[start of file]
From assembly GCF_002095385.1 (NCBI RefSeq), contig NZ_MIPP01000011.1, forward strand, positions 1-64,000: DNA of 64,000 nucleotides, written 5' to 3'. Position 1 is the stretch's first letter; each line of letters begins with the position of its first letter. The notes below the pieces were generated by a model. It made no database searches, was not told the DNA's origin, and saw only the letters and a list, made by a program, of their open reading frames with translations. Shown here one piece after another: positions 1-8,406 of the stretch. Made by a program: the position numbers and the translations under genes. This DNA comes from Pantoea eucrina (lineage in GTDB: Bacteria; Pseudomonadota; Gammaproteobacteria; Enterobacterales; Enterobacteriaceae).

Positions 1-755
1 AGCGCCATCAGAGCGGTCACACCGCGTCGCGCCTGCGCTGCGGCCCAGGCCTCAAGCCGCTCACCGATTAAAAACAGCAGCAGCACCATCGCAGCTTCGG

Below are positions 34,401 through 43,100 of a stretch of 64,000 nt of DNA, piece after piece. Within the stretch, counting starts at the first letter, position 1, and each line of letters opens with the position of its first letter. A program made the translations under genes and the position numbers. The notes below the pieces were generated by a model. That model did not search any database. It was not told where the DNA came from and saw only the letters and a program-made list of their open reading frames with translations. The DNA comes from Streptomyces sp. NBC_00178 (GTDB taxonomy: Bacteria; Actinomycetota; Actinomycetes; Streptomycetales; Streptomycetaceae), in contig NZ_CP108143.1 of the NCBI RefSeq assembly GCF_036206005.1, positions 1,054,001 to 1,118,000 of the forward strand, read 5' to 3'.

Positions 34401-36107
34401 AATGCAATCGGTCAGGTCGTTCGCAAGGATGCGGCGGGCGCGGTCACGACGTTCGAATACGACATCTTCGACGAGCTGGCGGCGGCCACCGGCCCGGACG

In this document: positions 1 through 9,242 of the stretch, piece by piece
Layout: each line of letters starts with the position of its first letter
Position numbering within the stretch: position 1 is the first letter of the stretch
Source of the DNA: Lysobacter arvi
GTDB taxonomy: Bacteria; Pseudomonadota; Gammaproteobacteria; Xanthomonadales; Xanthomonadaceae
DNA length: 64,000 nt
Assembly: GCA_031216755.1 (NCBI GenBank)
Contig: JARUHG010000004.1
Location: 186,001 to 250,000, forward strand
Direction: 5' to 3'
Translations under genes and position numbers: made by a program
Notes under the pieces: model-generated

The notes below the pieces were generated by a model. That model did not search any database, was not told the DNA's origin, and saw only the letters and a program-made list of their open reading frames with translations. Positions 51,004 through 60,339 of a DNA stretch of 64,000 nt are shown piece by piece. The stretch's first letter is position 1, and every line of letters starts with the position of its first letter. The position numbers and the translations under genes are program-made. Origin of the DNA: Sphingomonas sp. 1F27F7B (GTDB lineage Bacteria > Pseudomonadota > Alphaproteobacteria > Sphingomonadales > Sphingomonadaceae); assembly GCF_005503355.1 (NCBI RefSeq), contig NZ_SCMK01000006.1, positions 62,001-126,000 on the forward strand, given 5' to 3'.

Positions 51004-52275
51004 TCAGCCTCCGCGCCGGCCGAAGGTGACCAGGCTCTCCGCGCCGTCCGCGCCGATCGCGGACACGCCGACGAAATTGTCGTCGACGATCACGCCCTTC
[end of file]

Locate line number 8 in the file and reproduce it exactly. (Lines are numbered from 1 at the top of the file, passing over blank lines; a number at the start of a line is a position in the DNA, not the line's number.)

Layout: each line of letters starts with the position of its first letter